Police seized more than five dozen items — including computers, camera equipment, electronics, pay stubs and other records and equipment — from a journalist’s home and office last week in connection with an investigation into how sensitive records related to the death of former San Francisco Public Defender Jeff Adachi made their way into the hands of reporters.
Last Friday, freelance journalist Bryan Carmody told the California Globe and other media outlets that his home and office were raided by San Francisco police officers and federal law enforcement agencies after he refused to disclose the name of a source who provided him with photographs, reports and other documents related to the death of the former public defender.
Adachi died in February from a lethal mixture of cocaine and ethanol, according to a medical examiner’s report. Shortly after his death was announced, reporters from various television stations published photographs showing the room where Adachi died along with anecdotal information about who Adachi was with and what he was doing in the hours before his death.
Police zeroed in on Carmody last month as part of an ongoing investigation into how those records were leaked to reporter. The journalist told the Globe on Friday that officers met with him in a friendly, informal setting to discuss the leak and asked Carmody if he would be willing to reveal his source.
Carmody refused. Police raided his home and office a short time later.
On Thursday, First Amendment lawyer Thomas Burke filed a motion to quash two search warrants used in the pair of raids, arguing the warrants were not legal because of a state shield law that protects reporters from disclosing anonymous sources.
Carmody operates North Bay Television News, a business that packages and resells news content to other media outlets.
In a declaration obtained by California Globe, Carmody said he obtained the records during his news gathering efforts after learning Adachi had died.
“At some point while I was investigating the news of Mr. Adachi’s death, I was provided a copy of a 16-page report dated February 22, 2019 concerning [the San Francisco Police Department’s] investigation of Mr. Adachi’s death,” Carmody wrote. He said he did not ask the source to provide him with a copy of the document and did not pay for the material given to him.
Carmody said he agreed to provide his source anonymity after the source asked not to be identified.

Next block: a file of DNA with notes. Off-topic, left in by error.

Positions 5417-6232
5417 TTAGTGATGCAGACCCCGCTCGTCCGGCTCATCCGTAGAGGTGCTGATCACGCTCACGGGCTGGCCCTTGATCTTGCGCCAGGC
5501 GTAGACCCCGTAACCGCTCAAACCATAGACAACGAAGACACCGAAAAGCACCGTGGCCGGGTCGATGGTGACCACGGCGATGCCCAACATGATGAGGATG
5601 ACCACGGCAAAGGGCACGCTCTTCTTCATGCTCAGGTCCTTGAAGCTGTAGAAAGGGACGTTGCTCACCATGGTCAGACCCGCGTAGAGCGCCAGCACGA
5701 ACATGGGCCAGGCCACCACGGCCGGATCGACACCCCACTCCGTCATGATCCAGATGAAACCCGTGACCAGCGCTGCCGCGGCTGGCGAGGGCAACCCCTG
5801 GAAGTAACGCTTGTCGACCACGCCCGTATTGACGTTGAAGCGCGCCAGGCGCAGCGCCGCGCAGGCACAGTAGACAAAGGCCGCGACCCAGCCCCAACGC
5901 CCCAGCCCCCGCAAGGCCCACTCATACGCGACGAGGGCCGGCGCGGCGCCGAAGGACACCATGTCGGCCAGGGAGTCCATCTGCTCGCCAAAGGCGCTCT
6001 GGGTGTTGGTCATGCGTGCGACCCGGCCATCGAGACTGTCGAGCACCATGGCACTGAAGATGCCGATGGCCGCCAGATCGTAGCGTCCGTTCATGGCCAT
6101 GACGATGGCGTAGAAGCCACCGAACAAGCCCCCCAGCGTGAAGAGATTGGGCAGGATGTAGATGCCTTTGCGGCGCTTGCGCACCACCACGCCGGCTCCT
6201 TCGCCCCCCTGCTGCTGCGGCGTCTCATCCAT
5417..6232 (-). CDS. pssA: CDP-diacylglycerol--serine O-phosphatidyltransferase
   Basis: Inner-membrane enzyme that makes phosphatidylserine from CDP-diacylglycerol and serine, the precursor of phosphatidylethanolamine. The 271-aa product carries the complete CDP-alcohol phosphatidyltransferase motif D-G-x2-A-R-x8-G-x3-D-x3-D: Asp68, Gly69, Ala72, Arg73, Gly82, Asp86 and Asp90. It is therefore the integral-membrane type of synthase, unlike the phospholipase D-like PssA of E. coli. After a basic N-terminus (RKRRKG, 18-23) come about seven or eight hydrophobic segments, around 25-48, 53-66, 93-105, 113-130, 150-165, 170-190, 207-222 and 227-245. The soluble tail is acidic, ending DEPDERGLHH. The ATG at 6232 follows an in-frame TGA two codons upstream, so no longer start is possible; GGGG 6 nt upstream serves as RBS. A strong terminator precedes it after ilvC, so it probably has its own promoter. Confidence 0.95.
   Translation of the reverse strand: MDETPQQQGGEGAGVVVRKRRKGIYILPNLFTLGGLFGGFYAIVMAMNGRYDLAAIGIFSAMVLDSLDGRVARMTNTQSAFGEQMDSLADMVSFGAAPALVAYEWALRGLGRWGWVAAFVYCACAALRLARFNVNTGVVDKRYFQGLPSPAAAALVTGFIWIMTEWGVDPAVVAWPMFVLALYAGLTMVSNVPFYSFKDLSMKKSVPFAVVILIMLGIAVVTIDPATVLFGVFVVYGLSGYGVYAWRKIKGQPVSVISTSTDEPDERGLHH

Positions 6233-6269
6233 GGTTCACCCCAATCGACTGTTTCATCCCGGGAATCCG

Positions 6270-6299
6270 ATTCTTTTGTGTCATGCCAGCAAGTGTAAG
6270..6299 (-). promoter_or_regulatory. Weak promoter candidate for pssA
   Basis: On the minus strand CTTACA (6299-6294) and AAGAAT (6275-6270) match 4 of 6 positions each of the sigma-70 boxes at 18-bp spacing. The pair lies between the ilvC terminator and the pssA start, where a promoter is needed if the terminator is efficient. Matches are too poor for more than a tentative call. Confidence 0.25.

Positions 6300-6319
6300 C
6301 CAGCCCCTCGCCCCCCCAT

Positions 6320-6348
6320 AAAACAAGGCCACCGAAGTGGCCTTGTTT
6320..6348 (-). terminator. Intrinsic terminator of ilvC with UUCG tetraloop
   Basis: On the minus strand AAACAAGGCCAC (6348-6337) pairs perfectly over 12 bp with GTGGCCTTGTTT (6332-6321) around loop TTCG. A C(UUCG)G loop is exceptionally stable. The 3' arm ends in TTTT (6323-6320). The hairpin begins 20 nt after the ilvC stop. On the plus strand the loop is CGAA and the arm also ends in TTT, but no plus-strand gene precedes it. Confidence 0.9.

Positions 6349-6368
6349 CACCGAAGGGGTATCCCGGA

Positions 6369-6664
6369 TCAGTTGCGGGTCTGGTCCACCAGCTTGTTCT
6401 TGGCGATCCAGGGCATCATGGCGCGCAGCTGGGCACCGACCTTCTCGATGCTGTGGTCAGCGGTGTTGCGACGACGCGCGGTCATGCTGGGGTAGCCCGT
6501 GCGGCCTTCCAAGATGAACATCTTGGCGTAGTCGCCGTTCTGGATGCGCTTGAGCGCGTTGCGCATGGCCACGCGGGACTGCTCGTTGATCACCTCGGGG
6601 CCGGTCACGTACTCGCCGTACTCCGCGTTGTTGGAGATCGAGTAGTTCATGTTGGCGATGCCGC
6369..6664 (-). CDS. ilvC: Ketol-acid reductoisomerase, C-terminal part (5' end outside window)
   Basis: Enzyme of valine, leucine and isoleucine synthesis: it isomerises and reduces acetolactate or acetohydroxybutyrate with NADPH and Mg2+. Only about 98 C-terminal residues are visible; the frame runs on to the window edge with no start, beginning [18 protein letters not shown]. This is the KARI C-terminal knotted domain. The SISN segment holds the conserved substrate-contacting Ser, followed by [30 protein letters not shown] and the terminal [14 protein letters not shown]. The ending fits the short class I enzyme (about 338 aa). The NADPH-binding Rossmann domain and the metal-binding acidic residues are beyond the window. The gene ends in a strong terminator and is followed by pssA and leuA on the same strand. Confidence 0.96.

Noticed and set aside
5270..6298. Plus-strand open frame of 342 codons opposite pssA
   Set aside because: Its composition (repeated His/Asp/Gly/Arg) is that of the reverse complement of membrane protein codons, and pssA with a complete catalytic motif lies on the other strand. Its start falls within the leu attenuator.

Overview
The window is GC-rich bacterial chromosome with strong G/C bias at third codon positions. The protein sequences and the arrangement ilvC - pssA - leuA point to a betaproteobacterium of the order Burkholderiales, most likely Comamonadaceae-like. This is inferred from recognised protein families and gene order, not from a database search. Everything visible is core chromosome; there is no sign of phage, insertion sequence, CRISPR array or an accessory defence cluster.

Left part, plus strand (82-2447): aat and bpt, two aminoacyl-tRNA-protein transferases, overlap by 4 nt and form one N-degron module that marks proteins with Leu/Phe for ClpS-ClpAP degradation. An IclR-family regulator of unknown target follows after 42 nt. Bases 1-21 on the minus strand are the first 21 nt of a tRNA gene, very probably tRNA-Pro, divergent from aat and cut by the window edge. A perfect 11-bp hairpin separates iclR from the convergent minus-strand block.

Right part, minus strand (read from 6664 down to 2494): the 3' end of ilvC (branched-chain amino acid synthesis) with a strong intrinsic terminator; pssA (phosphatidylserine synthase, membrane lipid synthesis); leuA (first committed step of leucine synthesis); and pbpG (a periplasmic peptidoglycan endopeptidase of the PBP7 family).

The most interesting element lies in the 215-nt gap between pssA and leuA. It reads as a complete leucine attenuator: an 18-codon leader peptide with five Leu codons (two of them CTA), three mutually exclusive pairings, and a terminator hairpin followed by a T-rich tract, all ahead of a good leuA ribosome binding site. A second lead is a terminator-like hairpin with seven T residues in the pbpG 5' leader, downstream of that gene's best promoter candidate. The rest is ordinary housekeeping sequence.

“Any and all information and documentary materials that I acquired relating to Mr. Adachi’s death were obtained in the course of my work as a journalist, for the purpose of gathering and disseminating news to the public,” Carmody wrote.
On April 11, two officers with the San Francisco Police Department visited Carmody at home, he said. Those officers, identified in court records as Lt. Tim Watts and Sgt. Joseph Obidi, reportedly suggested to Carmody that he could be the target of a federal grand jury subpoena if he did not reveal his source.
Carmody wrote in a court affidavit that he has not revealed his source to anyone.
The following month, Sgt. Obidi filed an application with San Francisco Superior Court for a search warrant. In an affidavit obtained by California Globe late Thursday evening, Sgt. Obidi wrote that there was probable cause to suspect Carmody was in possession of evidence that related to stolen property and a felony crime.
The affidavit, signed by San Francisco Superior Court Judge Gail Dekreon, gave police permission to search Carmody’s home, personal cell phone and Carmody himself. It also authorized police to search eight vehicles associated with Carmody’s home and business.
A supplemental warrant signed by Superior Court Judge Victor Hwang authorized police to search Carmody’s Fulton Street office.
An evidence inventory list obtained by California Globe revealed police seized dozens of cell phones, computers, photography equipment and other electronic devices. Notebooks associated with Carmody’s news gathering activities were also seized along with check stubs issued by the parent companies of KRON-TV (Channel 4), KPIX-TV (CBS, Channel 5), KGO-TV (ABC, Channel 7), KNTV (NBC, Channel 11) and KTSF Channel 26.
Last week, Carmody estimated the value of the equipment seized to be between $20,000 and $30,000; in court records, his lawyer argued the value of the equipment was on the higher end of that estimate.
On May 13, Carmody’s lawyer issued a letter to San Francisco police demanding the return of all equipment seized. Burke also demanded the agency not review any notes or other materials seized in the dual raids, according to a copy of the letter obtained by California Globe.
In his court affidavit, Carmody wrote a San Francisco police lieutenant contacted him a short time later acknowledging the journalist’s request for his property to be returned.
“We have been diligently working on identifying the items that are relevant to our criminal investigation,” the officer, identified in court records as Lt. Pilar E. Torres, wrote. “The property that is deemed as having no evidentiary value will be turned [over] to you as soon as possible.”
Carmody told California Globe last Friday the raid caused a significant burden on his livelihood, effectively shutting down his business for the time being. On Thursday, his lawyer argued Carmody was suffering “serious constitutional injury — and the public is being denied important information — with each passing day that the SFPD retains custody of his news gathering materials.”
In the days that followed the raid, the police department has issued numerous statements to members of the media defending the raid. On Wednesday, San Francisco Mayor London Breed issued her own statement saying police followed “the appropriate legal process to request a search warrant, which was approved by two judges.”
“I believe that someone within the (police) department needs to be held accountable for the release of this information,” Breed wrote.